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Patience and Partnerships are Key When Growing Trees in East Texas

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Cattle grazing amongst pine trees.

Growing loblolly pines for profit in East Texas takes patience and partnerships. With assistance from NRCS, Mr. Scott integrates cattle with the trees and uses prescribed burning and thinning to help make his operation a success.

ArcGIS Storymap, story and photos compiled by Adele Swearingen, Public Affairs Specialist, Bryan, Texas

Patience and Partnerships are Key When Growing Trees ArcGIS Storymap

Standing in the shade of the pines that tower over Jimmy Scott’s land in East Texas, there’s an overwhelming sense of ease and peace. The outside world grows distant, fenced out by the trees as cattle graze freely on the native grasses and wander, fearless and full of curiosity.

Part of that sense of ease comes from the rapport and warmth between Scott and Willie Holmon. Holmon is an 18-year veteran of the Natural

Willie Holmon and Jimmy Scott have a relationship built on trust and mutual respect.
Willie Holmon (left), an outreach specialist for NRCS in Texas and Mr. Jimmy Scott (right), landowner, have a long-standing relationship built on trust and mutual respect.

Resources Conservation Service (NRCS), an office of the U.S. Department of Agriculture (USDA). He currently serves as an Outreach Specialist for NRCS and is full of admiration for Scott. 

“If there were more people like Mr. Scott, that were good stewards of the land, then I think the world would be a better place,” Holmon says. “Every place would look great, as you can see from his place here. It’s a great place. It’s a place where you want to come out and just sit for quiet time.”

What Scott has done on the land is indeed a remarkable change, and it serves as an example of what can be accomplished with a partner at one’s side, hard work, and a commitment to conservation. 

Returning to the Land

Scott did not have any intention to return to farming after finishing high school in 1958. He had already put in plenty of time on the land.  

“I came up in the cotton fields and the corn field and all that, and I sure didn’t want no part of that no more,” Scott said in his rich, Texas accent.  

Instead, Scott went to Dallas after graduation and worked for General Motors (GM). But after spending time there, he began to feel drawn back to a life in agriculture. He kept the GM job long enough to be able to afford to buy this hundred-acre plot of land in 1973. While he grew crops, like corn and watermelon for a time, he soon turned his attention to ranching.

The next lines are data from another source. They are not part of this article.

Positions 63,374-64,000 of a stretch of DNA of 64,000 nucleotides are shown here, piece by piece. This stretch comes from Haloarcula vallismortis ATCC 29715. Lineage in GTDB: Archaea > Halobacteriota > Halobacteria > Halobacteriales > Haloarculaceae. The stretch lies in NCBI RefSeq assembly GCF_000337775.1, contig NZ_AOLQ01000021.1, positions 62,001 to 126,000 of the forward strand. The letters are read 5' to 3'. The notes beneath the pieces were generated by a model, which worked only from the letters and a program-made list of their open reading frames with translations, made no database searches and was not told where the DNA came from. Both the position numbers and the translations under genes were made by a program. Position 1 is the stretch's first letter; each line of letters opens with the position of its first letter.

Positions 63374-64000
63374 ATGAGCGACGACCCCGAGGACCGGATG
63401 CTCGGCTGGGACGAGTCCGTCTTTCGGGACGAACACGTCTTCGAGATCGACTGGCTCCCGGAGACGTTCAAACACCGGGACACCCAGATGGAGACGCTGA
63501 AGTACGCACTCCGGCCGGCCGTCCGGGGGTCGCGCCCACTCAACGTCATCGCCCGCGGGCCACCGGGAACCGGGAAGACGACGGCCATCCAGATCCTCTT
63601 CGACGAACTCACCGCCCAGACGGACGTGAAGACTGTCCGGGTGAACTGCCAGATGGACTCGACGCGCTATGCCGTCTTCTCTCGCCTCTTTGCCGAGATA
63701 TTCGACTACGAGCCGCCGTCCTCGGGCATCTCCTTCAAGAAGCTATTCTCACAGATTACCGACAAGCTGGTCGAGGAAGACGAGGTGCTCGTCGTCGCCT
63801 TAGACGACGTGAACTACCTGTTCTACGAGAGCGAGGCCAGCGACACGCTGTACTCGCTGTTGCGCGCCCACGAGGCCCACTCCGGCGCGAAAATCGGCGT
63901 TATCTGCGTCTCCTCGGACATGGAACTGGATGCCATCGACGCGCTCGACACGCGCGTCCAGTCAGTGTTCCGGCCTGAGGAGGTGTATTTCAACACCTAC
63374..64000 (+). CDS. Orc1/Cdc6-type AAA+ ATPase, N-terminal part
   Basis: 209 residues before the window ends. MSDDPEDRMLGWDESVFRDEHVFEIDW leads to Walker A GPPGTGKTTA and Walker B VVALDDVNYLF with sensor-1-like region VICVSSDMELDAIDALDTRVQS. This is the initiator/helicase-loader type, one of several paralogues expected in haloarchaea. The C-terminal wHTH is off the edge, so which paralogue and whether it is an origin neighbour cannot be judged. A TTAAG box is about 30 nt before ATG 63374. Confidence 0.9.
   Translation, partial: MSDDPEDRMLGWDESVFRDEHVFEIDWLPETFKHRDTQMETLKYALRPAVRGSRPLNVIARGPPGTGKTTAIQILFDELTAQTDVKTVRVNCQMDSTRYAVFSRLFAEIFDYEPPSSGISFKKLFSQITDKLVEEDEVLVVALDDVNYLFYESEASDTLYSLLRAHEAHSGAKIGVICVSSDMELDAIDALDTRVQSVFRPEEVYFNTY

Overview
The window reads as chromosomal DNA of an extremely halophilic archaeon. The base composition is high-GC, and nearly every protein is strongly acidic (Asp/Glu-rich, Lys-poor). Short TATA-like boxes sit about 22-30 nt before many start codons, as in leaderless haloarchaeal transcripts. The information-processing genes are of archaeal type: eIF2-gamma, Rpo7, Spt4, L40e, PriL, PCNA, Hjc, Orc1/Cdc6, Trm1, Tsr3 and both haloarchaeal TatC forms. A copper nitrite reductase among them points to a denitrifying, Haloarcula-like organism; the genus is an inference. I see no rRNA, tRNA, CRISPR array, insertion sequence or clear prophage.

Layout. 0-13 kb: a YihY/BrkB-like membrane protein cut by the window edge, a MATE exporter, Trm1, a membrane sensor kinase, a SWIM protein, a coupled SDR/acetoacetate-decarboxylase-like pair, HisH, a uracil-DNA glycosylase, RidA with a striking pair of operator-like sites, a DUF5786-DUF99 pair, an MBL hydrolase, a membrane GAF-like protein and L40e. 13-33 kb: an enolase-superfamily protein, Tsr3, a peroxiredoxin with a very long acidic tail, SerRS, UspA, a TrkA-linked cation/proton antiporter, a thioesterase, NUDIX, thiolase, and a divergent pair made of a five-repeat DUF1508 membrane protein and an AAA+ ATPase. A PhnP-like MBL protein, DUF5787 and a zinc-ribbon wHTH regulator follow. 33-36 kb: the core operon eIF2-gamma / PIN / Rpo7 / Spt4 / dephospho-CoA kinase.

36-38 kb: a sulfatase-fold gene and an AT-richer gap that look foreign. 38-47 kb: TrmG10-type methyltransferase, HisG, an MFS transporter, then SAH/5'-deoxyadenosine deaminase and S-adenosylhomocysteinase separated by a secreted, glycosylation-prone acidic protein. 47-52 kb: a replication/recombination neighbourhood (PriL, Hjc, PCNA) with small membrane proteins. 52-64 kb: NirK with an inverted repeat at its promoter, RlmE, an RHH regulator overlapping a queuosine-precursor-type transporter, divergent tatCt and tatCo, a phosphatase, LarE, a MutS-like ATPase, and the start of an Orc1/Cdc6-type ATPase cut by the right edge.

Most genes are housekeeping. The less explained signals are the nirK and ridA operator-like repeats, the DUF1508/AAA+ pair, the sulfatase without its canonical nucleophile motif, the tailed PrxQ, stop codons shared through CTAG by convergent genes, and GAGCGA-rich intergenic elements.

Then, in 2000, he switched gears, and planted something that operates on a much different scale to his previous crops.  

“I put pine trees in here,” Scott said. “I put about 65,000 loblolly pines in here.”

In the more than two decades that passed since the initial planting, Scott thinned his trees three times. The first thinning of trees represents the first time a producer is able to make any money from them, and that timeframe is not for the impatient. 

“That is one of the challenges [of tree farming],” acknowledged Holmon, who has been working closely with Scott on his operation. “You have to wait before you get an income from trees. You probably won’t get your first income until about 15 to 18 years when you do your first thinning.” 

While Scott jokes about the creative ways he’s found to reduce his workload, he still puts in a lot of work, driving five or six miles out every single day from his house that he shares with his wife of 63 years, Winnie—even if all he needs to do is check on his gates. 

Winnie and Jimmy Scott, owners of Jimmy Scott Farm in Douglass, Texas.
Winnie and Jimmy Scott, owners of Jimmy Scott Farm in Douglass, Texas.

Usually though, Scott’s work is more challenging than simply checking a gate. Even planting a tree—a seemingly simple task—requires careful preparation and execution to prevent faults that can be costly in terms of time, labor, and investment. 

For example, planting a tree too deep in the soil will likely cause it to “j-root.” This means, instead of growing downward, the tree’s roots curve back up and begin to grow towards the surface, likely dooming the tree to wither and die. Care must also be taken not to damage the taproot during the planting. 

After nurturing 65,000 trees, according to Scott’s estimate, it’s safe to say he is an expert in the process of planting and cultivating trees. Though he talks about his work with his typical modesty. 

“Running pine trees has been good, I save a whole lot of work,” Scott laughs. “You don’t have to feed them, don’t have to come see about them.”